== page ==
Big Days

Mar. 27th, 2017 10:19 pm
ateolf: (zoo and you)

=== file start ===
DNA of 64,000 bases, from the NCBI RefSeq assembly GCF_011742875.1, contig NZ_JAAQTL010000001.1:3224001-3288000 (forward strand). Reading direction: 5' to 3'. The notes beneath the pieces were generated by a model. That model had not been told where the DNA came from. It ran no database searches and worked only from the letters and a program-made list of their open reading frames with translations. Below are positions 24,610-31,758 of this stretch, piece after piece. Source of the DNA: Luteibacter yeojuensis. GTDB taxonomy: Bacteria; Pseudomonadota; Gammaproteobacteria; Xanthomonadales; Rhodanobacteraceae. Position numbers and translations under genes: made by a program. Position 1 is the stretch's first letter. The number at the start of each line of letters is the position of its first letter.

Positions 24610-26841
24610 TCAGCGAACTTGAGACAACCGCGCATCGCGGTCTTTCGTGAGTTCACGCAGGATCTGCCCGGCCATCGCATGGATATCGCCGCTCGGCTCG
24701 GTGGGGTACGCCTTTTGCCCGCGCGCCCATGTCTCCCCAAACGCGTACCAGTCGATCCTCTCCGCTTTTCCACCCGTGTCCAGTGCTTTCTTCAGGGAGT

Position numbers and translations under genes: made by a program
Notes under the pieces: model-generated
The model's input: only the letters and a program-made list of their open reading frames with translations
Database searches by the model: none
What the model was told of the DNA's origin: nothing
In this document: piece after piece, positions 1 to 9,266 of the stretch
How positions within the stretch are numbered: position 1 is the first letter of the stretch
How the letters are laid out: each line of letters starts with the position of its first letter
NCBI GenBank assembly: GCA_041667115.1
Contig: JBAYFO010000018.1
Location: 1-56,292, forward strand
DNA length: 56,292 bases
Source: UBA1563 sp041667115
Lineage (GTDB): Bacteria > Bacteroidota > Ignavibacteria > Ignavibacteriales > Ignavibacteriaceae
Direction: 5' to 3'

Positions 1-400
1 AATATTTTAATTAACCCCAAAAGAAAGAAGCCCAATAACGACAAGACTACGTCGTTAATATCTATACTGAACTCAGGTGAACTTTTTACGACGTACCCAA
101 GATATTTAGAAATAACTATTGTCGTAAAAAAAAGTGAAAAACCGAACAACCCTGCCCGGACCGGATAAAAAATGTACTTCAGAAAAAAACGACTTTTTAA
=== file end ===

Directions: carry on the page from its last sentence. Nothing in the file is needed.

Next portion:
For Xiu Xiu I got as close and center as I could get. It was a pretty great set, the one I was most looking forward to coming here. It also came at the cost of the most painful skipping of another show at the same time: Roedelius. Agh! At least Mary Beth got to go to that show so we could spread the love. But Xiu Xiu was really good. I have the album they put out last year so it was like that, but awesome to see it live. They had footage projected behind them, but it was very minimal. It was just three successive images that looped. The first was the stairs with the fan at the top. The second was slo-mo trees blowing in the wind. The third was a close up of the fan. Jamie did a Leland impersonation towards the end that was pretty sweet. I could tell people were uncomfortable during "Sycamore Trees" because the music was very soft and quiet and Jamie Stewart was at peak Jamie Stewart and awkwardly loud (in a good way, but a way that made many people uncomfortable). This was the only show we overhead multiple people talking negatively about. Later in the day at a restaurant we heard this guy talking to the person he was with about it saying how much he loves the original music and how they made it sound too much like Xiu Xiu. Later at the art museum the next day some more people were talking about it with similar comments. Mary Beth wrote them down. I'll try to get the quotes later. Amusing stuff. After this I book it in high high gear all the way up to the Mill & Mine. I made it "on time" but then everything was behind anyway and I waited fifteen minutes before they pulled down the ropes to let us in anyway. Musica Elettronica Viva played in the middle of the floor as well. Everyone sat down encircling them. One guy played piano and the other two had keyboards/laptops (one had a little Moog Mother 13). They were good, musique concrète-ish stuff, electroacoustic to use a term I'm using a bunch anyway, improv, it was good. I'd only heard something of theirs from back in the 60s or whatever. I think I go to the Terminal maybe. I may have missed some stops and purchases. At some point I picked up from the merch table: Harmonia: Musik von Harmonia, Hans-Joachim Roedelius & Tim Story: Inlandish, and Qluster: Rufen. At another time later, I picked up: Meredith Monk: Songs from the Hill / Tablet, Meredith Monk: Our Lady of Late, and Carolina Eyck with American Contemporary Music Ensemble: Fantasias for Theremin and String Quartet. I know the latter purchase was at least later in the day Saturday because it was after I actually saw her. Can't quite place the times on these though. Mary Beth met up with me and we continued the rest of the night together. Back to the Mill & Mine for Colin Stetson's "reimagining" of Gorecki's third symphony. I think this was the show where we were up close and then this girl cut in and got next to this guy right in front of Mary Beth and she couldn't see anymore so we went to the back. The show was really good. Yeah. So we make it to The Standard to see Jessica Moss. I'll say she was good, I keep saying things were good! She did violin and lots of pedals. She did loops and drones and played with effects. Side note: she's in A Silver Mt. Zion. I was enjoyed it but we had to leave about halfway through to make it down to the Bijou to catch Henry Grimes's set. That was fantastic. He had an interesting setup. He played bass as he does and he had a drummer, cellist, and flautist. I felt really privileged to have gotten to witness him play. Next we had to book it all the way back up to the Mill & Mine to catch Kaitlyn Aurelia Smith. That venue was still running behind so we weren't late. She was really good. Makes sense she's collaborated with Suzanne Ciani as her sound's pretty similar (and Buchla, though she uses the electronic easel). Some drunk guy kept bumping into me which was mildly annoying, that was really the only show where that typical drunken obnoxiousness played out at all, and still it was really mild. Mary Beth's feet were too tired to make it down to the Bijou again (and back up to the bridge between the venue and Jackson Terminal where our car was afterwards) so we did the only between shows driving the whole festival. It was pretty late so traffic and parking was lighter and more available than most parts of the day. That made things easier. Supersilent was fucking awesome. Mostly droney with jazzy little flourishes (I'll make another In a Silent Way comparison) and often really noisy. A few times these chaotic, loud percussive blasts happened and number of people left at that point. They were another one of the better performances of the festival. Really glad I got to see them.